What started with just a few wind turbines 20 years ago, now turns out nearly 20% of Minnesota’s electricity. But the towering blades haven’t come without questions and controversy in rural Minnesota.
WCCO has a progress report on wind energy’s real cost.
In last year’s Super Bowl, ad experts ranked Budweiser’s commercial that promoted wind energy as one of the best.
On a farm far away, the reviews weren’t as kind from a Facebook video that went viral.
“Hello, Budweiser. This is Tom Behrends from Jackson County, Minnesota. It appears you’re a big advocate of wind energy now. Thank you for supporting an industry that ruins people’s lives,” Behrends said into his cellphone.
Tom Behrends’ relationship with wind dates back 15 years. Deployed with the Red Bulls to Iraq, his then wife asked if the neighbors could put up relatively new technology.
“She sent me an email and said they want to put some wind turbines up across the road. I was kind of like, ‘I really don’t care, I like electricity that’s fine with me,’” Behrends said.
Behrends said he didn’t fully realize what it would mean until he returned.
“It’s intolerable to have turbines this close,” he said.
He’s spent years documenting what he calls disruptions. His once peaceful prairie life, Behrends says, has taken a permanent turn. Between his outside view and what he sometimes sees on the inside.
“To me it’s borderline criminal. Telling people it’s not that loud. Shadow flicker’s not going to bother you when they know it is,” he said.
Government regulations allow 30 hours of shadow flicker per year, when the sun catches rotating blades and casts consistent shadows. Fifty decibels of turbine noise a year is also permitted – similar to the sound of a dishwasher. Behrends believes there are no true ways to test the standards and that no one is tracking them.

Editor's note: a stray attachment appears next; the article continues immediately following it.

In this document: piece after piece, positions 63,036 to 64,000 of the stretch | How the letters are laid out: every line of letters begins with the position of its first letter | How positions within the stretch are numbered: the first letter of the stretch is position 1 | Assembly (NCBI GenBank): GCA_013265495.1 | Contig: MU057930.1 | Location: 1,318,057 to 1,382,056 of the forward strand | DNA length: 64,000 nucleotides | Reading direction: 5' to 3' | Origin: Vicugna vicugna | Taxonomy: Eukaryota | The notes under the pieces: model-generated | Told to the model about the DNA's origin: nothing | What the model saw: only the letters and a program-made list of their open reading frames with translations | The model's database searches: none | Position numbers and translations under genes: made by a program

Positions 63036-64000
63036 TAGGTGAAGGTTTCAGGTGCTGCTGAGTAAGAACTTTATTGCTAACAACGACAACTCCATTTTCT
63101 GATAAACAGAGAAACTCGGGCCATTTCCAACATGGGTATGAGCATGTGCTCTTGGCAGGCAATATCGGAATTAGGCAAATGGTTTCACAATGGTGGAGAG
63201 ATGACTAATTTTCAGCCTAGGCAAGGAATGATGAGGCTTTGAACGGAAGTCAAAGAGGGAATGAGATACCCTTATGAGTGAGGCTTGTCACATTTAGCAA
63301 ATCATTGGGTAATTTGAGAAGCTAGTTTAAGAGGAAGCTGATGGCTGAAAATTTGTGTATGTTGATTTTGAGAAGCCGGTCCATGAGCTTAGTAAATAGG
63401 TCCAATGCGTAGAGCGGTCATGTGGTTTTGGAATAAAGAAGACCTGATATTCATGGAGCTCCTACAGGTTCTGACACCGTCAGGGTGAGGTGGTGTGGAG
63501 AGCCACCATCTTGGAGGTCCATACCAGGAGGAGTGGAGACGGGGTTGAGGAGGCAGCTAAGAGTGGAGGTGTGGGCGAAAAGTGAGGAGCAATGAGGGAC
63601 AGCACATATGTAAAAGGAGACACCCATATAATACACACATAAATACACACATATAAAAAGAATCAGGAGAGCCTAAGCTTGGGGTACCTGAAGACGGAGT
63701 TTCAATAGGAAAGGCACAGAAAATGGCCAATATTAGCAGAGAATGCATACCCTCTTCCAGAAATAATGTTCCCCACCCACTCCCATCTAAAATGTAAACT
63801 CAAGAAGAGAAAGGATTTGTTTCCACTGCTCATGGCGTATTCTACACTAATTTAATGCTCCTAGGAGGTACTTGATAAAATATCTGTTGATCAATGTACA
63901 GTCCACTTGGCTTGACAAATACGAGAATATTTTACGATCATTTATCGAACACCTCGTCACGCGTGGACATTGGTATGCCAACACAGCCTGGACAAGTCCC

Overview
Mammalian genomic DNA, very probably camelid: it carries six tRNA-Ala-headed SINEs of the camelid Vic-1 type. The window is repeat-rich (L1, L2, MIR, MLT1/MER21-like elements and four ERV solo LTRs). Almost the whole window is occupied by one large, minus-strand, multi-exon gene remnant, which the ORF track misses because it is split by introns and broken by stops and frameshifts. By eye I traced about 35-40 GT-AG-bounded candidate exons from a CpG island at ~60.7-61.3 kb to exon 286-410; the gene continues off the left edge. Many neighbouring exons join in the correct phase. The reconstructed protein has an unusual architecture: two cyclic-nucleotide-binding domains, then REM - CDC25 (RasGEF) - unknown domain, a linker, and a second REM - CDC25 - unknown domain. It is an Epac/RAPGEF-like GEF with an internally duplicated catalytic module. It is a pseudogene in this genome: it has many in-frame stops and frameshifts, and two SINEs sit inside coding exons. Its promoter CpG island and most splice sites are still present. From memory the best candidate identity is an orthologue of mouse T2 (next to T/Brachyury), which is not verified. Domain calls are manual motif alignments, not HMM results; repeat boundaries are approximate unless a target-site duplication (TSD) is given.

“My feeling is they think everybody out here is a dang hick and they’re going to explain their way around this they’re basically going to say crawl back in your house and shut up,” Behrends said.
Perhaps what makes it worse, he isn’t making any money from it.
Fourteen years ago, WCCO visited farmers in Trimont who formed a wind cooperative of their own.
“The big concern with farmers when the wind would blow, it would knock down the corn, but now through this project when the wind blows it might knock down the corn but at least it was a good wind day,” Neal Von Ohlen told WCCO in 2004.
All these years later, Von Ohlen stands by that decision.
“I think for what we’ve done here, I definitely think so,” Von Ohlen said.
Farmers pocket $5,000 a year per turbine on their land. They also receive a land payment of $50 per acre as part of an equal LLC.
“We wanted to make sure everyone benefited. Then, you don’t worry if you get a turbine there’s not as much animosity between land owners where they end up,” Von Ohlen said.
With all the sprawling project complete, nearly 200 turbines now dot this southern Minnesota countryside, producing enough power for nearly 100,000 homes.
“After something’s there for a year you don’t even notice it. You really don’t. It’s just part of the landscape,” Von Ohlen said.
And, as far as any lifestyle complaints? The original landowners all agreed to extend their leases.
“If there were any issues health, flicker, noise, you think you would have had one that didn’t sign, but no, 67 out of 67 signed,” Von Ohlen said.
At the University of Minnesota’s St. Anthony Falls Laboratory, Associate Professor Jiarong Hong believes wind energy technology has yet to be fully explored.
“I think we are really on the leading edge of wind energy research in Minnesota,” Hong said.
The school is one of just a few with a dedicated turbine for research. After several studies, they’ve yet to find any direct health effects. Manufacturers make quieter turbines now. The U expects them to be bigger and better in the future.
“You don’t see this technology going away?” We asked.
“I don’t think so. I think it will keep growing,” Hong said.
The American Wind Energy Association says Minnesota has more than 2,400 turbines. Other wind energy groups say you can thank those turbines for some of the lowest energy bills in the Midwest. We pay 15% less than the national average. A savings of nearly $200 a year.
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